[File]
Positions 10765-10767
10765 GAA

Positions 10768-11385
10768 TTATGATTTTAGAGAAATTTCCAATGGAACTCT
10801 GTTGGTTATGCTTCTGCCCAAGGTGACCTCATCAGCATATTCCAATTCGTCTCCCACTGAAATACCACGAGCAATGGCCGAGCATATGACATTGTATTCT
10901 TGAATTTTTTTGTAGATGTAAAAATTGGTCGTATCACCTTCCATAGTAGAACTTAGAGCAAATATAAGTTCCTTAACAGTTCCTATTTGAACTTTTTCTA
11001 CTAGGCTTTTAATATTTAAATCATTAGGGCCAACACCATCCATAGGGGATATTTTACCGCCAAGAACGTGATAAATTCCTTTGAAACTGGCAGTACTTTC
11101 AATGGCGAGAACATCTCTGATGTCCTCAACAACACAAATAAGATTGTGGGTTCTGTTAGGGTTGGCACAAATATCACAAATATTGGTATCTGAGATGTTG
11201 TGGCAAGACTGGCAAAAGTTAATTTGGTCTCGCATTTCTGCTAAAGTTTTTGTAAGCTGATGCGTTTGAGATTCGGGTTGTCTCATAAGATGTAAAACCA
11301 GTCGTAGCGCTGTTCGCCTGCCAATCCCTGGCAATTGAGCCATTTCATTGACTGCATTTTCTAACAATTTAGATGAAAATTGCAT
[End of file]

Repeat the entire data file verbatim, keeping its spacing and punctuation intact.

Positions 10765-10767
10765 GAA

Positions 10768-11385
10768 TTATGATTTTAGAGAAATTTCCAATGGAACTCT
10801 GTTGGTTATGCTTCTGCCCAAGGTGACCTCATCAGCATATTCCAATTCGTCTCCCACTGAAATACCACGAGCAATGGCCGAGCATATGACATTGTATTCT
10901 TGAATTTTTTTGTAGATGTAAAAATTGGTCGTATCACCTTCCATAGTAGAACTTAGAGCAAATATAAGTTCCTTAACAGTTCCTATTTGAACTTTTTCTA
11001 CTAGGCTTTTAATATTTAAATCATTAGGGCCAACACCATCCATAGGGGATATTTTACCGCCAAGAACGTGATAAATTCCTTTGAAACTGGCAGTACTTTC
11101 AATGGCGAGAACATCTCTGATGTCCTCAACAACACAAATAAGATTGTGGGTTCTGTTAGGGTTGGCACAAATATCACAAATATTGGTATCTGAGATGTTG
11201 TGGCAAGACTGGCAAAAGTTAATTTGGTCTCGCATTTCTGCTAAAGTTTTTGTAAGCTGATGCGTTTGAGATTCGGGTTGTCTCATAAGATGTAAAACCA
11301 GTCGTAGCGCTGTTCGCCTGCCAATCCCTGGCAATTGAGCCATTTCATTGACTGCATTTTCTAACAATTTAGATGAAAATTGCAT